“It’s for people who are divorced or divorcing and who are looking for a way to heal through this grieving process.” Angela Falgoust, program co-director
Baton Rouge’s St. Aloysius Catholic and St. James Episcopal churches are collaborating throughout the Lenten season in a healing program for people divorced or separated from their spouses.
The program, “Return to Life,” a six-part series, will meet from 3 p.m. to 5 p.m. Sundays beginning Feb. 17 at St. Aloysius.
The venue will alternate between the two churches for the following five Sundays, culminating in a “Day of Healing,” administered by the program’s creator, Maryanne Skrobiak, of Hales Corner, Wis., from 9 a.m. to 3 p.m. March 23 at St. Aloysius.
“It’s for people who are divorced or divorcing and who are looking for a way to heal through this grieving process,” said Angela Falgoust, the Catholic co-director of the program.
Falgoust divorced seven years ago and has led three divorce healing programs at St. Aloysius.
The ecumenical partnership between Episcopalian and Catholic churches marks the first time in the program’s 15-year history that “Return to Life” will be used by those other than Roman Catholics, Skrobiak said.
And because of the cooperation, it is available to people of all denominations, said Melissa Anderson, the program’s Episcopalian representative, who also is divorced.
The fact that the Catholic Church and Episcopalian Church differ in their law on remarriage — divorce is forbidden but Catholics can have a marriage annulled whereas Episcopalians allow and recognize a civil divorce — does not matter, Anderson said. “The truth is, the pain of divorce transcends all denominations.”
St. Aloysius parochial vicar the Rev. Al Davidson said ecumenical partnerships are important for communication between faiths. “Part of spiritual formation is to learn about other denominations and to see how few differences we have.”
St. James’s rector, the Very Rev. J. Mark Holland, shared similar thoughts. “It’s important for faith communities to reach beyond their own faith and offer these types of programs.”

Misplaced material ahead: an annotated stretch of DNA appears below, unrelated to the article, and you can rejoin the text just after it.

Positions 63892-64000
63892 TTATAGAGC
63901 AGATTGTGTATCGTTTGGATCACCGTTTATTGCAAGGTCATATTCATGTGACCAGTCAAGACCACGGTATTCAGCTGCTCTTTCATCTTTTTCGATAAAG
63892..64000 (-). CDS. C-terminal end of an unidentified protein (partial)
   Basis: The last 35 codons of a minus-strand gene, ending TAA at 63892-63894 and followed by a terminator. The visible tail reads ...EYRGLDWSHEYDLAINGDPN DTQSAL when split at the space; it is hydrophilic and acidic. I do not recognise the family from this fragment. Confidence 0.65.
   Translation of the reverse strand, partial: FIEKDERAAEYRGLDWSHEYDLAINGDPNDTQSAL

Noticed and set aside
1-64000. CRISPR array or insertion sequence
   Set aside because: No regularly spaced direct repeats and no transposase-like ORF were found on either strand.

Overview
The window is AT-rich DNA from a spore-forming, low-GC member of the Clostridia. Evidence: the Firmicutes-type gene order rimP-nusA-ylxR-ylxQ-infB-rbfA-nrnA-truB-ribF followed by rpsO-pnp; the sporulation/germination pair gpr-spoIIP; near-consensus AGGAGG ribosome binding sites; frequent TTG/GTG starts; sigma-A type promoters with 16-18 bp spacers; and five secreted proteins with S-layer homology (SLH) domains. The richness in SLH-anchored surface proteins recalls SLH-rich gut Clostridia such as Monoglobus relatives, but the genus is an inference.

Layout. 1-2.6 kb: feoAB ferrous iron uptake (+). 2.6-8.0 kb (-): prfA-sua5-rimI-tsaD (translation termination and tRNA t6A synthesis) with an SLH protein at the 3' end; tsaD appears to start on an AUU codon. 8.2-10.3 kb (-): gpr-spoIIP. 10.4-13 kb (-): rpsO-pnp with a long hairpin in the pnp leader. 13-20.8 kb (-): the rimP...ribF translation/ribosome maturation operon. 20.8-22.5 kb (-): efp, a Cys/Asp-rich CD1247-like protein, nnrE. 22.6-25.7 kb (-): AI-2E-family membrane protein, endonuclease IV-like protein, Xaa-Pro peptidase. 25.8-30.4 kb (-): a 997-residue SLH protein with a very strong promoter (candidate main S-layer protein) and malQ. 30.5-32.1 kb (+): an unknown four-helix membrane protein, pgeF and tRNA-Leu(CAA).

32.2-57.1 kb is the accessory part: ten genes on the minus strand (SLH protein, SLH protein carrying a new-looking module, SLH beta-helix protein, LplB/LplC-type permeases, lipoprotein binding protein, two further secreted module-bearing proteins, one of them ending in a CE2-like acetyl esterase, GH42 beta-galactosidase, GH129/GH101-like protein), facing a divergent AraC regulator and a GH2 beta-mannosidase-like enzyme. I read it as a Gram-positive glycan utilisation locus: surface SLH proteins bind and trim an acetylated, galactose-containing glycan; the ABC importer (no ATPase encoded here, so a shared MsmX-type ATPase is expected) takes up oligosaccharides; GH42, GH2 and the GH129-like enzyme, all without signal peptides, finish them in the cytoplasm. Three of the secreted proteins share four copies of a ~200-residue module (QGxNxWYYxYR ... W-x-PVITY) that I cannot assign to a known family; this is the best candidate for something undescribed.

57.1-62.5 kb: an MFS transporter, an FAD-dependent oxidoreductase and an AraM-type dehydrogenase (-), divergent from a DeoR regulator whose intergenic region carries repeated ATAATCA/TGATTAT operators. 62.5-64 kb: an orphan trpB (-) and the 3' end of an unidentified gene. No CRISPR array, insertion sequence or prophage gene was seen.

Pastors at both churches approved the program but will not participate formally.
The program will operate in a workshop setting where participants watch a DVD each week, then break into discussion groups for more personal observations.
“It’s only in telling your story that you’re releasing those feelings,” Falgoust said.
Falgoust and Anderson began planning the series in late December after Anderson attended a similar divorce-healing workshop led by Falgoust last spring.
Impressed with the results, Anderson approached Falgoust about hosting another program.
“We sat down and said we need to do this thing together,” Anderson said.
Skrobiak, a psychologist, began the series in Milwaukee in 1997, combining her psychological training with her Catholic faith to help divorced people in her community heal.
With the national divorce rate hovering around 50 percent for first-time marriages — even higher for second-time marriages — the program is especially important, Anderson said. “Divorce happens. It’s the healing that matters.”
Divorced and separated people need to discover what went awry to have successful relationships in the future, Falgoust added. “You resurrect the same problems because you haven’t gone through the process of finding what went wrong.”
The program costs $50 and has a limit of 50 participants. Find more information or to fill out a “Return to Life” application at http://www.aloysiusbr.org.